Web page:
I watched it happen to a vast number of highly qualfied chemists back in the early 1990's when the chemical companies de-emphasized R&D.
"I wouldn't recommend a career in tech these days."
After 20+ years in the biz, I wouldn't, either. I am about to leave the industry because it is all down hill from here; pay, respect, necessity, etc. I am at the top of the game right now and have skills second to none, but less and less are those skills needed by the lousy designs accepted by the industry and its users.
The performance of those who were fired was not a consideration, only their compensation. The HR bimbos wielding the axe were too stupid. It was just easier to reach their target by firing 20 people making $100,000 than 60 people making $30,000
Get the prima-donna disconnected CEO's out at the top and the useless HR bimbos out at the bottom and maybe I will be a little more optimistic.
no problem, my daughter will be out of her ($9000 yr) high school which see starts next year and well college thats what a second mortage if for, once she gets her education the rest doesnt matter. You see, an education they cant take away ever, no matter how fudged up this country gets, once you have an education its up to you to survive on it. As far as me, I can live off of macoroni and cheese and rice. I could live in a tent if I had to, my goal is above.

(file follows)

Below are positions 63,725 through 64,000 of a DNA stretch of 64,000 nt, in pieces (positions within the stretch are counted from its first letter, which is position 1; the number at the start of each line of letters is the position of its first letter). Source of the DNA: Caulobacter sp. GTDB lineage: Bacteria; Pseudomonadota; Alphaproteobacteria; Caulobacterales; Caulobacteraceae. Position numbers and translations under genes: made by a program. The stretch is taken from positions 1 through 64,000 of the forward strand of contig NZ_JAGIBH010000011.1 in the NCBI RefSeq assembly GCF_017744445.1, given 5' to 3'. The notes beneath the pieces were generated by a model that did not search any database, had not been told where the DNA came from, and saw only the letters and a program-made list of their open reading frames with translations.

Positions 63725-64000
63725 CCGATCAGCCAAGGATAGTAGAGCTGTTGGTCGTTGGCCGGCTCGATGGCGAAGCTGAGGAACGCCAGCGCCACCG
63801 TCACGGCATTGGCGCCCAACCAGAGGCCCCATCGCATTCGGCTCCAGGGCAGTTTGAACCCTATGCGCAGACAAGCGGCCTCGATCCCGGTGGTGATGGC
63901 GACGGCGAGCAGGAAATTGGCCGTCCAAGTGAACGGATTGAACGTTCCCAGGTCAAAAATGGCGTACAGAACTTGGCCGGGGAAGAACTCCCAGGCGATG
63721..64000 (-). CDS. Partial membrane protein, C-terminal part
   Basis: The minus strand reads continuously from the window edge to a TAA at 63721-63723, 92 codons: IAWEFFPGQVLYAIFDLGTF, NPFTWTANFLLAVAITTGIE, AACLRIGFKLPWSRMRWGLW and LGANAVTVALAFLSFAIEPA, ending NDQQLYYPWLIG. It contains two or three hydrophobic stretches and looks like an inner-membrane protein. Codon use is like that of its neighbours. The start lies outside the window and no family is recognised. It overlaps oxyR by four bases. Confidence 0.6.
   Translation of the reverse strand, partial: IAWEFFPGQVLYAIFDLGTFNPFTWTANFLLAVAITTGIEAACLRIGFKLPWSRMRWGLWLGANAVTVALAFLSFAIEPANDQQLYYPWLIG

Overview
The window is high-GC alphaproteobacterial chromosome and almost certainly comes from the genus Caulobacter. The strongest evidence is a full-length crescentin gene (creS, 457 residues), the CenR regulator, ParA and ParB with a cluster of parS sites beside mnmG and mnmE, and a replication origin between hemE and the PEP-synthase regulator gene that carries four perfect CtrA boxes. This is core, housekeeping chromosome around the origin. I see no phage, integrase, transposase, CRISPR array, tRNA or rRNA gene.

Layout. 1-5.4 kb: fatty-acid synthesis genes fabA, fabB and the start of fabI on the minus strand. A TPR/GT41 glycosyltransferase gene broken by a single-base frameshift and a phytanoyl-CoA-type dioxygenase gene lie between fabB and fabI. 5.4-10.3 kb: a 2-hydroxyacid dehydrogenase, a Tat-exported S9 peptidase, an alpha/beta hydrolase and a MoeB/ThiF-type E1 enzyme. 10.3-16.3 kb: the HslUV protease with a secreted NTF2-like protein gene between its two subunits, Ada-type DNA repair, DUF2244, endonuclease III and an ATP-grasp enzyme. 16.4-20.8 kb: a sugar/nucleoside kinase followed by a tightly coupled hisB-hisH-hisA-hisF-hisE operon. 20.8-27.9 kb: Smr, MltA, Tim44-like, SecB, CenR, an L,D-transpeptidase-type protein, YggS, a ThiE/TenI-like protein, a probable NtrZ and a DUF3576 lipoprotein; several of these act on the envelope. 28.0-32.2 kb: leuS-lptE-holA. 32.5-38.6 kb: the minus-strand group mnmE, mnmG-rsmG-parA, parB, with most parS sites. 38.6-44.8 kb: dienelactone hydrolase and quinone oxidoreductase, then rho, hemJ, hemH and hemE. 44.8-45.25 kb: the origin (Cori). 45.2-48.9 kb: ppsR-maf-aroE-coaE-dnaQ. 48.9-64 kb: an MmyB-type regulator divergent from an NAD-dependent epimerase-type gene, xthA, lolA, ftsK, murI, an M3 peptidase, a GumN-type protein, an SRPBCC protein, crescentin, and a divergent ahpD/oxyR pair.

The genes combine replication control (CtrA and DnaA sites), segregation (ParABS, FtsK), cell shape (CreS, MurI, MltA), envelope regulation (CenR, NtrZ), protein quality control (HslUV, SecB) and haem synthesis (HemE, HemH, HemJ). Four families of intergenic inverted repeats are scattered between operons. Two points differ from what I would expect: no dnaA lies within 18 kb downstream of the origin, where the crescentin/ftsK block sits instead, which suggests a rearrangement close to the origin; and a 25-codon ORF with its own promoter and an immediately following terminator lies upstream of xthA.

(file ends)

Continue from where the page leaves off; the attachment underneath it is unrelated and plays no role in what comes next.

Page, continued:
My husband isn't at the senior manager level, but he works in the tech industry.
Last year, he *finally* got hired into his company after working 2.5 years as a contractor. We also have a friend who got laid off from his job and is struggling to find another position in the industry. He's going from contract job to contract job because employers aren't interested in hiring someone in if they can get someone else to pay for the benefits. And they don't want to be locked into a person if it turns out that they aren't the right fit for the company.
I think that the idea of retaining employees is becoming a thing of the past. It's all about how to save a dollar.
You've got MAIL!
My "kids" are all over 18 now. I don't have the same distractions as younger people with school age or younger kids. Thirty years of experience allows me to solve problems very rapidly. I make a point of recruiting new members of the staff to learn those special skills so they will be able to take on that part of the workload in the future. The average college grad arrives with a little book learning and little practical experience. It takes time to develop that potential into a reliable core member of the organization.